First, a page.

Bugzilla – Bug 1170459
AUDIT-FIND: CVE-2020-10737: oddjob-mkhomedir: race condition when copying skeleton tree
Last modified: 2020-05-13 09:31:07 UTC
+++ This bug was initially created as a clone of Bug #1169494
The problem is found in the copying of /etc/skel to a newly created home
directory. There is a race condition since the home directory itself is
created as a first step and ownership passed to the respective user. In
a second step the skel directory is recursively copied into the new home
If the target user has the ability to run code during this operation
then he can setup a symlink attack. The following symlink, for example:
user $ ln -s /etc /home/user/bin
when created at the right time will cause the mkhomedir service to give
ownership of the /etc directory to the unpriviliged user, should
/etc/skel/bin exist. The reason is found in the `chown()` in
`oddjob_selinux_mkdir()` called in mkhomedir.c:157.
Since there is also the PAM module for mkhomedir there is the
theoretical possibility for an attacker that does not have a home
directory yet to try and login in parallel e.g. via SSH and win this
race condition. The probability to actually exploit this is surely low,
because after the home directory is created, there is no way to reach
the code in question again. But the issue should be fixed nonetheless.
There can also be other symlink attack vectors when more deeply nested
/etc/skel directory structures are involved.
To fix this I'm seeing two possibilities:
- the hard one would be to only very carefully create new files in the
target home directory by using openat() starting from the home
directory using O_PATH, fstatat() & friends to make sure that no
symlinks are involved in the further path components.
- an easier approach would probably be to create the home directory but
have it only accessible to the root user until the /etc/skel tree is
completely copied over. Only then the home directory should be given
to the target user.
So this is the finding from bug 1169494. It's actually not that severe I think
but let's try to get it fixed before adding the package to Factory. I will
report the issue to upstream. I also have a suggested patch available.
However we shouldn't publish the patch and any other related information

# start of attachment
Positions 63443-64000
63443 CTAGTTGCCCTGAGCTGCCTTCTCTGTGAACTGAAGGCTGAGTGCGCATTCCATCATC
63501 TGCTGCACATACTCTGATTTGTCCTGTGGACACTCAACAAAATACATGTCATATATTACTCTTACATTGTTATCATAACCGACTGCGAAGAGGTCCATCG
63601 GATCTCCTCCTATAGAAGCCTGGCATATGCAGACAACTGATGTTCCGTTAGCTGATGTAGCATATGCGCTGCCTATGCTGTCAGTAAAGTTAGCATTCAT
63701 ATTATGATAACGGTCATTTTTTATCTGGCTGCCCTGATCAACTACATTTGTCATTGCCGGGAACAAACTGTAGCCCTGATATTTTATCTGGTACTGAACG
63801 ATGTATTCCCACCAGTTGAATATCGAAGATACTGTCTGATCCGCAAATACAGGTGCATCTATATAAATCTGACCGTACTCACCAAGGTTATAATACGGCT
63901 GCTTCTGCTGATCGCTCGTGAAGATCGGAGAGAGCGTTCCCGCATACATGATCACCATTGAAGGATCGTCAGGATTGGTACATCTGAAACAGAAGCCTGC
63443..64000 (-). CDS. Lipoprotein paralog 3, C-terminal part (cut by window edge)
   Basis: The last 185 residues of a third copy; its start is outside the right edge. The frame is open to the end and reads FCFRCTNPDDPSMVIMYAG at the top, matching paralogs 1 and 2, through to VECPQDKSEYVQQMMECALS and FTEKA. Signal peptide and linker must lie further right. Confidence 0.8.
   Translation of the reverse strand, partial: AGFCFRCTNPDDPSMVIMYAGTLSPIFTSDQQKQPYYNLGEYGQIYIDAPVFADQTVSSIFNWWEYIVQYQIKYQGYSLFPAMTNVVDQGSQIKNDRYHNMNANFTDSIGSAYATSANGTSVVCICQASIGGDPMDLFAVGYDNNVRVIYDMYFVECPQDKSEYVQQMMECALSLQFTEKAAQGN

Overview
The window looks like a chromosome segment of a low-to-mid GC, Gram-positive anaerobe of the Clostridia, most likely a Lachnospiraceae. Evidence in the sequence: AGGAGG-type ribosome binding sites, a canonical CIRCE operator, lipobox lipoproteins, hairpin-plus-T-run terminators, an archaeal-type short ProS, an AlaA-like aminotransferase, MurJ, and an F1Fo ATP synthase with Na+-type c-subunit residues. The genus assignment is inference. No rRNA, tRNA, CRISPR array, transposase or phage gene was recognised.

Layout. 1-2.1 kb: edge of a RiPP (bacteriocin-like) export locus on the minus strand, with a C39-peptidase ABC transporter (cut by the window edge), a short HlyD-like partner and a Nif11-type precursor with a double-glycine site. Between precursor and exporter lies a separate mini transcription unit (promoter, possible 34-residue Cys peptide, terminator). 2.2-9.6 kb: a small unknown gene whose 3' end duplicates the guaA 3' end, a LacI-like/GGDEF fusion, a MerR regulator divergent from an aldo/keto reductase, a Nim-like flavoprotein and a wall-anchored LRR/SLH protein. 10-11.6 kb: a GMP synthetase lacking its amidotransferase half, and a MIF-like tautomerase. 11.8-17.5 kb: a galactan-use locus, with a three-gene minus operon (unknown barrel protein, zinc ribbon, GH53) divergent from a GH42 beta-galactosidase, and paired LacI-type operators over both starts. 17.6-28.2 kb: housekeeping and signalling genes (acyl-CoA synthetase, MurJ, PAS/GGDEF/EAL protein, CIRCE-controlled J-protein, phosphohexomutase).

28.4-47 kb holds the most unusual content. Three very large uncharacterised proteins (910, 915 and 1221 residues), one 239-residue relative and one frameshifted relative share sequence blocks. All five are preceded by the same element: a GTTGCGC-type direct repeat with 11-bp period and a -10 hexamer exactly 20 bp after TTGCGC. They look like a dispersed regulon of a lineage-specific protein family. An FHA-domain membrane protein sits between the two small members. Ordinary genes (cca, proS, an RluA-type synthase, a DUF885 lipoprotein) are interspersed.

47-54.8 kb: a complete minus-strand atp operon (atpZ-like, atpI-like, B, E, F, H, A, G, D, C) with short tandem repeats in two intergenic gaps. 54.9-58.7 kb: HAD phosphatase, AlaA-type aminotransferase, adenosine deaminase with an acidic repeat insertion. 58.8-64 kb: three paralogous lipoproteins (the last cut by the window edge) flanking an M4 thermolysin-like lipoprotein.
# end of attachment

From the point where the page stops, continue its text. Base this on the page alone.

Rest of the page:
before upstream had a chance to react. Maybe they want to make use of the
This is an embargoed bug. This means that this information is not public. Please
- do not talk to other people about this unless they're involved in fixing the issue
- do not submit this into OBS (e.g. fix Leap) until this is public
- do not make this bug public
In doubt please talk to us on IRC (#security), RocketChat (#security) or send us a mail.
CRD: 2020-07-23 14:00 UTC
The upstream developer replied to me by now. He will assign a CVE and involve
RedHat security. He also wants to follow the approach of the patch I supplied
So hopefully we can deal with this quickly.
RedHat security took a while to react. They now confirmed the issue and we're
discussing the rest of the process. They'll assign a CVE on their side. It
looks like we're agreeing to make it public right away once the CVE is there.
Upstream assigned a CVE and the bugfix is published now at .
There should also be a new release. When you package this new version I can
whitelist the items from bug 1169494.
(In reply to Matthias Gerstner from comment #6)
> There should also be a new release. When you package this new version I can
> whitelist the items from bug 1169494.
Package was updated and resubmitted to openSUSE:Leap:15.2 and openSUSE:Factory
The disclosure process with upstream is finished now.
The newly packaged version 0.34.5 contains the necessary fix.
NOTE to reactive security: this package and the related bug have never been in
Factory, therefore SUSE products aren't affected.
Closing as FIXED.
I've also posted a summary about this finding on oss-sec: